an enzyme that catalyzes the hydrolysis of phospholipids such as phosphatidyl inositol bisphosphate to diacylglycerol and the remaining lipid head group, inositol trisphosphate. Similar to PKC, phospholipase C contains a C2 domain, which enables its anchoring to different proteins.
Phospholipase D
an enzyme that catalyzes the hydrolysis of phosphatidylcholine to phosphatidic acid that can be further converted to diacylglycerol. Similar to PKC, phospholipase D contains a C2 domain, enabling its anchoring to different proteins.
Pseudo RACKs
regions on PKC that are homologous to the RACK protein. The pseudo-RACK site in PKC binds to the RACK-binding site in an intramolecular interaction, which stabilizes the isozyme in its inactive state. Peptides corresponding to this sequence interfere with the intramolecular interaction and, thus, activate PKC.
Phorbol 12-myristate 13-acetate
a tumor promoter that mimics diacylglycerol binding to and activation of PKC.
RACKs
proteins in the cellular particulate fraction that bind activated PKC in a saturable and specific manner but are themselves not substrates of PKC.
Synaptotagmin
a protein involved in synaptic vesicle discharge. The protein has no catalytic activity, but it contains two repeats of the C2 domain and, like PKC, these domains enable its anchoring to membranes.

Structural information on drug-protein interactions identifies binding pockets for small molecules in the protein targets and provides measurements of the forces that govern the binding of these small molecules to their protein. This has facilitated the rational design of drugs that mimic or compete with these interactions. However, many crucial signaling events in the cell occur in multiprotein complexes and involve multiple protein-protein interactions. Identification of drugs that interfere with these protein-protein interactions has proven difficult because the interaction sites between two proteins constitute large, flat surfaces rather than small hydrophobic pockets. Nevertheless, protein-protein interactions are crucial in signal transduction [5-7], and inhibitors of such interactions are potentially useful drugs.

Over the past 20 years, focus has been on identifying means to regulate the function of individual members of the protein kinase C (PKC) family. This was a challenge because of the presence of multiple isozymes, which have different activation requirements, within the PKC family (Box 1). PKC isozymes have distinct regulatory and catalytic domains (Figure 1). The C2 domain has been identified as a region within the regulatory domain of these enzymes that mediates protein-protein interactions between individual PKC isozymes and their anchoring proteins, receptors for activated C kinase (RACKs) (Figure 2). Using a rational approach, we successfully generated short peptides derived from this C2 domain and other PKC domains that bind to the specific RACKs and disrupt the anchoring and function of the corresponding PKC isozymes (Figure 2a). These PKC-regulating peptides mimic the interaction site on PKC or its RACK, thereby stimulating or inhibiting the resulting signaling pathways in a highly specific manner, which is necessary to generate effective therapeutic agents.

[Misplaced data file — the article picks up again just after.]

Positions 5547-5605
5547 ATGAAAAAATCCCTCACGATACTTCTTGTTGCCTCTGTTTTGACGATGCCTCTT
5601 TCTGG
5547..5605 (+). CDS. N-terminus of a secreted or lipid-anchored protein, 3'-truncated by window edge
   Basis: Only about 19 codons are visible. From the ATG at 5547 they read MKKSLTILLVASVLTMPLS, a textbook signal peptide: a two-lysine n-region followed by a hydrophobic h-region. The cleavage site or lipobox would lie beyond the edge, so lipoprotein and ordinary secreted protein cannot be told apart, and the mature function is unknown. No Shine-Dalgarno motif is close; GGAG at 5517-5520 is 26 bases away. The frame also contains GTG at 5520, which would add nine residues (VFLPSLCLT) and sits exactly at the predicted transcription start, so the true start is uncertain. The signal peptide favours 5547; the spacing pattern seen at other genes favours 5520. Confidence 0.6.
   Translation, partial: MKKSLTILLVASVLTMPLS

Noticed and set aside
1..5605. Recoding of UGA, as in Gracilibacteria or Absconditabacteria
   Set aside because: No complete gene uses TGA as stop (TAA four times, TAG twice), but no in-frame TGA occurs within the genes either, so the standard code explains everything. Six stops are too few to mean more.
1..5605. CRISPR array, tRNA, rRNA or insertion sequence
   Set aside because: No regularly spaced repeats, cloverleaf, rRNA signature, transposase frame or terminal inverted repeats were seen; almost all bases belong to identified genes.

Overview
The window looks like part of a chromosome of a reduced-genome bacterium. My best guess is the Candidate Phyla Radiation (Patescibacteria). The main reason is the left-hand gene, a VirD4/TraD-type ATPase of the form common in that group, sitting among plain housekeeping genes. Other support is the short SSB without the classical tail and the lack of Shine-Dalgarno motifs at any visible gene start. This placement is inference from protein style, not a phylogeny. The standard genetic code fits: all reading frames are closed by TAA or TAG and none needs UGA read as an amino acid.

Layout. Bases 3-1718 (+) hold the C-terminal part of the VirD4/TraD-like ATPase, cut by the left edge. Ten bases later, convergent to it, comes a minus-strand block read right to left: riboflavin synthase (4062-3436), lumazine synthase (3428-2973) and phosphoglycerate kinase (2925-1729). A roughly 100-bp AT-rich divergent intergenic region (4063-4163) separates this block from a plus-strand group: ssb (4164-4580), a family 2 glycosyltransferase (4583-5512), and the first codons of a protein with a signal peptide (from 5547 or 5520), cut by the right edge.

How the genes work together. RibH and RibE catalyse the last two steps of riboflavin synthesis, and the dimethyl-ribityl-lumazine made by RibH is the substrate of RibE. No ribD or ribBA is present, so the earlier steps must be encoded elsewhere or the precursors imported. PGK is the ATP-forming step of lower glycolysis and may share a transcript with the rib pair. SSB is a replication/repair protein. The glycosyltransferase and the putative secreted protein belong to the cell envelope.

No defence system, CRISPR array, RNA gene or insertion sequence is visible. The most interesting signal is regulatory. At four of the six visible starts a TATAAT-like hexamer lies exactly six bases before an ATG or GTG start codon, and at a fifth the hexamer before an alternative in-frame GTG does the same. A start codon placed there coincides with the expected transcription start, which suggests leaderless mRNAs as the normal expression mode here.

Box 1. Modes of PKC activation

PKC is a family of highly homologous kinases that differ in their activation requirements and substrate specificities. The main mechanism of activation includes stimulation of G-protein coupled receptors (GPCRs), leading to activation of phospholipase C (PLC). The classical isozymes (α, βI, βII and γ) are activated by diacylglycerol (DAG), a lipid-derived second messenger generated through the PLC-dependent hydrolysis of phosphatidyl inositol bisphosphate (PIP2) and elevated cellular calcium, which is increased by inositol trisphosphate, another PIP2 hydrolysis product. The novel isozymes (ε, δ, η and θ) are insensitive to calcium because of the lack of crucial residues in their C2 domain, and the atypical isozymes (ζ and λ/ι) are not sensitive to either DAG or calcium (Figure 1). GPCR-independent mechanisms of activation include oxidation of key regulatory residues in PKC [120], peroxide-mediated phosphorylation [121] and direct binding of steroid hormones to the C2 domain [122]. Because of the ubiquitous nature of these isozymes and their wide tissue distribution, the signaling pathways they are involved in are extensive.

Figure 1
PKC isozymes and domains. PKC isozymes are classified based upon their activation requirements, which are the result of differences in domains within the regulatory region. (a) The classical isozymes (α, βI, βII and γ) ...
Figure 2